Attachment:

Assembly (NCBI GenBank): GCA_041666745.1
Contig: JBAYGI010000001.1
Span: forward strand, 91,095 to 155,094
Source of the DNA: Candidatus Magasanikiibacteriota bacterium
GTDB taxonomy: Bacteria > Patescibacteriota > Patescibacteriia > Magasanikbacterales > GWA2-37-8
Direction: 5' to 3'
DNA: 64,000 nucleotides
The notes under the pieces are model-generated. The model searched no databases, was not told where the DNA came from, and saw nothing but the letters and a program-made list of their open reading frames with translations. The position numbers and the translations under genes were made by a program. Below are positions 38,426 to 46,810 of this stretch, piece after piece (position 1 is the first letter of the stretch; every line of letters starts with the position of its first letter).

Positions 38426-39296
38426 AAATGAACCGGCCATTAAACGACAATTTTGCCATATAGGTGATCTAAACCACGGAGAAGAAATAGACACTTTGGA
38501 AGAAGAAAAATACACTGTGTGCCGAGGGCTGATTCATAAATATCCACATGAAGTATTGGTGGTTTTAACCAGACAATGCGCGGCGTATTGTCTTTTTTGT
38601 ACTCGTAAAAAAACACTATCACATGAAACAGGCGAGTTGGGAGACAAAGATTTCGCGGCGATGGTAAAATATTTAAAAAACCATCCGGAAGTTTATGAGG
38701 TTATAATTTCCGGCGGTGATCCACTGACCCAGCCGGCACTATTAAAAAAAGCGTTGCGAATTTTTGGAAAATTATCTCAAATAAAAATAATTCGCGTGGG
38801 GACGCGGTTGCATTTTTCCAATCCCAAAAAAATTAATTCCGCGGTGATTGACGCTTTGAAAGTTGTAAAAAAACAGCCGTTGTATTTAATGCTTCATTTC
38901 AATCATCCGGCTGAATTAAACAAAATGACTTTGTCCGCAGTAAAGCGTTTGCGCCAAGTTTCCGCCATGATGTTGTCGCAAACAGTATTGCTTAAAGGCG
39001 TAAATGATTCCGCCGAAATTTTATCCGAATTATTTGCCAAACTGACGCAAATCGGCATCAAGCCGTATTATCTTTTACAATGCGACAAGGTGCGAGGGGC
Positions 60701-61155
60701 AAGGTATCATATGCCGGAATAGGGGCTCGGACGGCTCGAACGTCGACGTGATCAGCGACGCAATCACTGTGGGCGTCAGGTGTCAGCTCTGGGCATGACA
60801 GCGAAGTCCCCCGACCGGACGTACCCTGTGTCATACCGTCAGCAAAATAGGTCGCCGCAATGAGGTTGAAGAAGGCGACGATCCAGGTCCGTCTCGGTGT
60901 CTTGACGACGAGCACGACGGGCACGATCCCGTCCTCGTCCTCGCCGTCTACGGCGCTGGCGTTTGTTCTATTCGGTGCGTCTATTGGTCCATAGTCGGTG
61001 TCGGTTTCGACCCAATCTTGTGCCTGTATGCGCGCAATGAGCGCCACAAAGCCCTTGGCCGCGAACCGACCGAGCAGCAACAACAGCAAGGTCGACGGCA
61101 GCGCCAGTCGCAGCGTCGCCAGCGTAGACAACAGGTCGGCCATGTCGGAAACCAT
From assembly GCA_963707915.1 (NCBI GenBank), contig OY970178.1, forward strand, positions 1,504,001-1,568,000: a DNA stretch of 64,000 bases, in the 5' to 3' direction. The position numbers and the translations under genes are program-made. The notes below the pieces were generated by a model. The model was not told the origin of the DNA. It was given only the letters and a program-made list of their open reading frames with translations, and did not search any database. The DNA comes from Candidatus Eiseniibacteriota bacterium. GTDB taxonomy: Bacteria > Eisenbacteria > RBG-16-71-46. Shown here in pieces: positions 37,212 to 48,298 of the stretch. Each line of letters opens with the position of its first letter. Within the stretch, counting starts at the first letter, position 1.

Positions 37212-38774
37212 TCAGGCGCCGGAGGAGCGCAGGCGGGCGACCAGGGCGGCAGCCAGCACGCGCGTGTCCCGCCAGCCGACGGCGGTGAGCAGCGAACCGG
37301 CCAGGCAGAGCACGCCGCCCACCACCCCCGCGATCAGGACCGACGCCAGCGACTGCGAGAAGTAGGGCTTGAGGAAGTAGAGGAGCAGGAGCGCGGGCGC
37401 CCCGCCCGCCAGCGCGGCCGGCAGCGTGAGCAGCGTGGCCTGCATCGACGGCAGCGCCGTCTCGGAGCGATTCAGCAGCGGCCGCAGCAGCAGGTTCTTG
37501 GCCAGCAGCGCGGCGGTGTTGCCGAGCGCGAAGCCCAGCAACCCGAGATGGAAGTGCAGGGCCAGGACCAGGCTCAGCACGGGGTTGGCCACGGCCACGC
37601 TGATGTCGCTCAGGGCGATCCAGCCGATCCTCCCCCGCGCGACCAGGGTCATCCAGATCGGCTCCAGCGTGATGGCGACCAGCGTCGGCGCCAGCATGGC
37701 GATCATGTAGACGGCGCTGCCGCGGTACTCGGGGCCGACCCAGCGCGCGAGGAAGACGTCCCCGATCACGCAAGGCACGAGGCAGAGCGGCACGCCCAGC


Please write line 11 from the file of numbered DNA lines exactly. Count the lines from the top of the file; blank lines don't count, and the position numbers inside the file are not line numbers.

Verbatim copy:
38501 AGAAGAAAAATACACTGTGTGCCGAGGGCTGATTCATAAATATCCACATGAAGTATTGGTGGTTTTAACCAGACAATGCGCGGCGTATTGTCTTTTTTGT